The Centers for Medicare & Medicaid Services (CMS) recently released its annual report to Congress:   Recovery Auditing in Medicare for Fiscal Year 2013: FY 2013 Report to Congress as Required by Section 1893(h) of the Social Security Act.

The report is full of statistics on the Medicare auditing program.  It presents a picture of “profit”, that is, less money is spent by the government on running the auditing program than is recovered.

The report, however, does not address the discrepancies between states for recovery “claw back” of Medicare claims.   The calculation is shown in the figure below.

2013_RAC_DATA_AnalysisWhen we chart the amount recovered and compare it to the number of persons living in the state, the difference is vast.   In Maine, for example, there was $2 per state resident recovered.   However, in North Dakota, there was $36 dollars recovered for each resident.

Does this mean that the health care providers in some states are being more strictly audited than in others?   The CMS report does not give any clue to the answer.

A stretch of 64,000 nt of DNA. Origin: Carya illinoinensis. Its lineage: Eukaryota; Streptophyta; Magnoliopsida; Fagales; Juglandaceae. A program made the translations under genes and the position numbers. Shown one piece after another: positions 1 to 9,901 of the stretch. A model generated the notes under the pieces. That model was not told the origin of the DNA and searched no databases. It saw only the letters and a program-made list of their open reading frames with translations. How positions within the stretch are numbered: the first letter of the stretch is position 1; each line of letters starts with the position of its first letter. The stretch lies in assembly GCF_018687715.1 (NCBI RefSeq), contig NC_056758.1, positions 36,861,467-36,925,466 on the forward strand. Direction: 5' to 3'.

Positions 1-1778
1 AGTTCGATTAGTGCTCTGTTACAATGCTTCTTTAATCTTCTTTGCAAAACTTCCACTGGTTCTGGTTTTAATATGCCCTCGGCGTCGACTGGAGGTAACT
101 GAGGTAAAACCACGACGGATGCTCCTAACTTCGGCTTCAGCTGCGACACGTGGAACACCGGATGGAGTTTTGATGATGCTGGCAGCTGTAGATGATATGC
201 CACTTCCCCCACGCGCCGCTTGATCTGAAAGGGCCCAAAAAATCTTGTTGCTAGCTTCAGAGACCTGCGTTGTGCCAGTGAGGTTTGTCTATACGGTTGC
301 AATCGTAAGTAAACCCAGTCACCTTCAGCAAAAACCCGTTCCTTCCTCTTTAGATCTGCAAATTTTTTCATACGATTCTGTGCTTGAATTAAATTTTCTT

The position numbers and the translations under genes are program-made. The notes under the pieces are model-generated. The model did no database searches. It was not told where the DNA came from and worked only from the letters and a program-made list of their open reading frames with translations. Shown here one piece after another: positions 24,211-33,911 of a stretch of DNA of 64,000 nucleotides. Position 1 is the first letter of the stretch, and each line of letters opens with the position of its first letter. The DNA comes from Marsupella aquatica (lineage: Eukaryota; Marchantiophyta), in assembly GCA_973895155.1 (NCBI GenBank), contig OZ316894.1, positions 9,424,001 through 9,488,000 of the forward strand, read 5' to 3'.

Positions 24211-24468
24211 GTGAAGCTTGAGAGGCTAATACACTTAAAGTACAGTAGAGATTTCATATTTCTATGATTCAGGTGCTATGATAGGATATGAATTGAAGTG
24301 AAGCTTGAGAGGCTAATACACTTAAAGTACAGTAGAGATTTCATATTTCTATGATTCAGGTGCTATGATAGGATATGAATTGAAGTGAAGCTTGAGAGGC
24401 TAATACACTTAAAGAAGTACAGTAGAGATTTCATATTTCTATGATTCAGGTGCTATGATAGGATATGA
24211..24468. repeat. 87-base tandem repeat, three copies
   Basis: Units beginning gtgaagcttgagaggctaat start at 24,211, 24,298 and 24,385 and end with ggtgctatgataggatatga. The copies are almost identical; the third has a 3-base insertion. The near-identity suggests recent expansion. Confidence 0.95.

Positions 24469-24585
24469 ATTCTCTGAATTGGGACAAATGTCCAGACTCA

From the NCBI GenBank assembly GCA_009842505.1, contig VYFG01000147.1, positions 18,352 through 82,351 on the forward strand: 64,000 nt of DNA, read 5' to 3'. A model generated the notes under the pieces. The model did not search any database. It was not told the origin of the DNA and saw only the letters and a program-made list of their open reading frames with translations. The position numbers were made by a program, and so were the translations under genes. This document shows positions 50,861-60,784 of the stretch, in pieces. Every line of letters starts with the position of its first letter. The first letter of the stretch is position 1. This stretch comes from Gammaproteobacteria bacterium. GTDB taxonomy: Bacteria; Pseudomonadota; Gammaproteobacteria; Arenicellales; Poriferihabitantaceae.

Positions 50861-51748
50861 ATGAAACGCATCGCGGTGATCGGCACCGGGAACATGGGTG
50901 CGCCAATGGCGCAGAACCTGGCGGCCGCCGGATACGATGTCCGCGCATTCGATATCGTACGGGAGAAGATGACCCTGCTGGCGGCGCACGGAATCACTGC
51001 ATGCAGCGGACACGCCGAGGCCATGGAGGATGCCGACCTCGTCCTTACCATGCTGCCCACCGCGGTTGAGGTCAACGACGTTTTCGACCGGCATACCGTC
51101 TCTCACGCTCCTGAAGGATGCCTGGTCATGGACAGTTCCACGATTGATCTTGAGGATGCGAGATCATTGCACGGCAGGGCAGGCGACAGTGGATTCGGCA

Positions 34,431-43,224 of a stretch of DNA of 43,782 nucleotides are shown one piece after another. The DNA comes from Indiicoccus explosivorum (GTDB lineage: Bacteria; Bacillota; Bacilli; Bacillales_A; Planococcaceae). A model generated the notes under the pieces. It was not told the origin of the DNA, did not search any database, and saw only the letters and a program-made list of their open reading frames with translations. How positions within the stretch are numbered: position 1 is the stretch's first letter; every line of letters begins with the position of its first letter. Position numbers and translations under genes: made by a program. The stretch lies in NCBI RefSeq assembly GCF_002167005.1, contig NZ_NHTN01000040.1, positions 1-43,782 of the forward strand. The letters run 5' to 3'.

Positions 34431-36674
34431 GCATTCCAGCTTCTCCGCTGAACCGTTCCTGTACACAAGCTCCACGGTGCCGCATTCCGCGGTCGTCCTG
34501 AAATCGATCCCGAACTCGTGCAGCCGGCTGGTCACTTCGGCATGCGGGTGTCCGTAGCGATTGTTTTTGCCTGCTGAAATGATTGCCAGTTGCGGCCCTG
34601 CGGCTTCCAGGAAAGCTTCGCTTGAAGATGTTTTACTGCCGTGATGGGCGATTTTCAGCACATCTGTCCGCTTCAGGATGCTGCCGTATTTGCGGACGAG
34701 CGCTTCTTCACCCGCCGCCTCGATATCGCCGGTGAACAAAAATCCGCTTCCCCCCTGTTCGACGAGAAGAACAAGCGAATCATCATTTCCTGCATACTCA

Federal Precision Standards for Medicare and Medicaid Statistical Sampling and Extrapolations

As we have seen from other entries to this blog, Recovery Audit Contractors (RACs) operating under the Centers for Medicare & Medicaid ServicesRecovery Audit Program who are involved in conducting Medicare and Medicaid audits of health care providers have been granted an incredible bit of leeway in acceptable standards for their work.   It is not uncommon to see precision that is far more than +/- 20%, and even when the precision is as poor as +/- 49%, the Medicare Appeals Council (MAC) as well as Federal Courts will not throw out the extrapolation.

So the question that arises is this:  Are contractors free to employ any accuracy they wish in their work, or are there standards that have been suggested or published by the Federal Government?

As it turns out, there appears to be some guidance from two sources.